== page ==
All Campaigns Are Not Created Equal
About 15 years ago, I was working for a little marketing agency creating banners and ads for websites. On average, a client had around 10-12 such banners. The rule of thumb was that if a banner was relevant to about 80% of the audience, we’d build it. A “20% off everything“ for everyone campaign would surely meet this criteria. Building a banner targeted to a handful of shoppers was simply not done, it was unthinkable.
The Era of A/B Testing
Around 10 years ago, the era of A/B testing began. Solutions appeared that were able to test various creatives against one another and determine which one performs best. These were exciting times. Retailers found out that a vast majority of their customers preferred yellow versus blue buttons and banners featuring a couple have a higher CTR on weekends than on Wednesdays. The number of creatives that made it to the website increased slightly and we saw the use of rotating banners rise to allow for more content within the same placement.
Although this approach brought more insight to how banners were created, it did not change the fundamentals. Retailers still chose those blanket “20% off campaigns“ but they did make the creative shift to yellow and not blue buttons and incorporated a smiling couple on weekend days.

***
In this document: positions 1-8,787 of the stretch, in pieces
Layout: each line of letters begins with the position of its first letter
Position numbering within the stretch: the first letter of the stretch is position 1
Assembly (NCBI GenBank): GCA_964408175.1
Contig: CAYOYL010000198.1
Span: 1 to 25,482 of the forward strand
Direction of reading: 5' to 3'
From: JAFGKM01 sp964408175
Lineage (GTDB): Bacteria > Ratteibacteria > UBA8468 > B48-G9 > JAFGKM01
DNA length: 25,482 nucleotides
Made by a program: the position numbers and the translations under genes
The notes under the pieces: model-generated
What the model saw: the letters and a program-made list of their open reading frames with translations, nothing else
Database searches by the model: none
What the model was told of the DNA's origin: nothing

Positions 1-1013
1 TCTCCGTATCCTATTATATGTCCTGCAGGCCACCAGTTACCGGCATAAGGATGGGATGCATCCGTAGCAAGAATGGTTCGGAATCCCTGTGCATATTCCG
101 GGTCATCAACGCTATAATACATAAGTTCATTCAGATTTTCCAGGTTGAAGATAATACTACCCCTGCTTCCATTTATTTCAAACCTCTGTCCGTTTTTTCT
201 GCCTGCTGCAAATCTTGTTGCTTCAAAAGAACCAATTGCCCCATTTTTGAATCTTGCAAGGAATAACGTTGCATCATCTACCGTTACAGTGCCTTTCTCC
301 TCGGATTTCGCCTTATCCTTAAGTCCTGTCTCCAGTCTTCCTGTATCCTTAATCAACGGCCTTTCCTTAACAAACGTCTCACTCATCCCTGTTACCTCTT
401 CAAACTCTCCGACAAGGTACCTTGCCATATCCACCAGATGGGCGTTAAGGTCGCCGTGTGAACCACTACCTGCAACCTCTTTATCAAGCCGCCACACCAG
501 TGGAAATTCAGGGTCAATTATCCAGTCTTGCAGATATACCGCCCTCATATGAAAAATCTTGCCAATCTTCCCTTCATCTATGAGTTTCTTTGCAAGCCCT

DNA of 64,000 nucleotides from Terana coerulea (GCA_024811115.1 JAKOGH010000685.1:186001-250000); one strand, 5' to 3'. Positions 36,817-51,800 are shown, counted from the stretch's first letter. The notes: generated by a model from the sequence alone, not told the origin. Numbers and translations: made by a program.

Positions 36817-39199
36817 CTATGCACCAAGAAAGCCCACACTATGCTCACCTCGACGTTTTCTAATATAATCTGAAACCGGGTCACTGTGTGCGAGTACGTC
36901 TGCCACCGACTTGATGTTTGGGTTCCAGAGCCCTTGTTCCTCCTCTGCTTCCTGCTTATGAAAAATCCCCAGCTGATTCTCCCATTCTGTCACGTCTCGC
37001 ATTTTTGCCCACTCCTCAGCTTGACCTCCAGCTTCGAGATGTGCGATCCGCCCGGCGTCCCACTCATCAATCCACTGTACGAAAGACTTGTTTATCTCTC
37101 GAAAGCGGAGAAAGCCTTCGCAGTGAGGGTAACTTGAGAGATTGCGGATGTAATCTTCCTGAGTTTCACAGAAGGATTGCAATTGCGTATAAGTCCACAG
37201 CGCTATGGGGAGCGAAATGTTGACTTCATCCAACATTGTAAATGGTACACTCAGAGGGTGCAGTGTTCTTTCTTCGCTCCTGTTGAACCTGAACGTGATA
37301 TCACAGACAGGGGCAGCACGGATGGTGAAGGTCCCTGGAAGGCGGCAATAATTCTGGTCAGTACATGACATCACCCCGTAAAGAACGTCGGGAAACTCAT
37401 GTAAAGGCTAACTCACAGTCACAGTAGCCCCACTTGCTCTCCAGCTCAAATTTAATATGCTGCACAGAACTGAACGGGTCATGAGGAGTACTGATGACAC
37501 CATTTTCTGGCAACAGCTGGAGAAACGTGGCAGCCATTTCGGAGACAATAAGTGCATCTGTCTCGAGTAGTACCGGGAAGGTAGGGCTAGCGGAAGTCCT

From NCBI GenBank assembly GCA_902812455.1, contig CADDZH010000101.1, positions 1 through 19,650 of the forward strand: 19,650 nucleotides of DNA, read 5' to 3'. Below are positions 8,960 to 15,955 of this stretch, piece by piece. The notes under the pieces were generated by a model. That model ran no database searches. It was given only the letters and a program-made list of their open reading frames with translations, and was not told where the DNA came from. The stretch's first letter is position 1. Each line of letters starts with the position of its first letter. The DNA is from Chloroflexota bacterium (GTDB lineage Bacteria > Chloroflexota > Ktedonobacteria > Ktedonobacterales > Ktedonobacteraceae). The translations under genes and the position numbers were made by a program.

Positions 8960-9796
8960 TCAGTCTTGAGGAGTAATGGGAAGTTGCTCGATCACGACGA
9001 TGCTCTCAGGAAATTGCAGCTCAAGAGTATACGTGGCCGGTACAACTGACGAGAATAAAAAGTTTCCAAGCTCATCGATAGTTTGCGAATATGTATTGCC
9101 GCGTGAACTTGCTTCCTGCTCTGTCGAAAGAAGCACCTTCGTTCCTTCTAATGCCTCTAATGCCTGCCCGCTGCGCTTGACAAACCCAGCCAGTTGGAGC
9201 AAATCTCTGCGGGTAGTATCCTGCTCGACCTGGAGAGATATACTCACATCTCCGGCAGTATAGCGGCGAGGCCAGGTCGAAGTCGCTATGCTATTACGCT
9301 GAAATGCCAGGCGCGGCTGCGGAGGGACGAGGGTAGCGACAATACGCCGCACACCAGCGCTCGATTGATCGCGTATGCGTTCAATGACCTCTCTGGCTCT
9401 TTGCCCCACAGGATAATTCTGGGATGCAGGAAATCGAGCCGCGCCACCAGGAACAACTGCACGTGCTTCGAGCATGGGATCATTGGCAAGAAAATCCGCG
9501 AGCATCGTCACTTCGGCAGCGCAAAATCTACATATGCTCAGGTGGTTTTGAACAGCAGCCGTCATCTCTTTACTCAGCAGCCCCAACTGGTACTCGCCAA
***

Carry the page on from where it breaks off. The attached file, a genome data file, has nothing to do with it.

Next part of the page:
The flaw of A/B testing is this: if you test two banners and find out that 68% prefer banner A versus banner B, and hence choose banner A, you will disappoint 32% of your audience.
The Personalization Era
Personalization of content solves exactly the problem described above. In the case of the two banners, it will serve out banner A to 68% of the shoppers and banner B to the other 32% that prefer it. This changes everything!
Now it makes sense to build campaigns that appeal to only a handful of people, because you can be sure only they will see it. Personalization means a retailer can now start producing hundreds or thousands of banners, ads and other pieces of content and will always be deliver the right message to the right audience.
Personalization also solves the problem of segments. My neighbors are 79 and 83 years old. One might think they’d be interested in gardening or books, but they are the most athletic people I know. They go sailing every weekend, she’s the president of the local tennis club and he heads up the local alpine ski group. Personalization will recognize these preferences based on their behavior and what products they’re interested in and will serve the right content, irrespective of their ages.
So are segments out of date?
Personalization judges the appeal of a content to a certain shopper by its performance. If you have a hundred banners all displaying a different products and one of them giving out a $200 discount code, each and every personalization engine will determine the $200 discount code to have the best performance. However, giving away money is not what economics is about. It’s about achieving most with least capital. So if there is a segment where you want to gain more market share, by all means create it and play the $200 card.
But for the rest, let personalization determine which content is right. And for the retailers and marketing agencies out there: start creating more content. We’ll make sure you hit your target.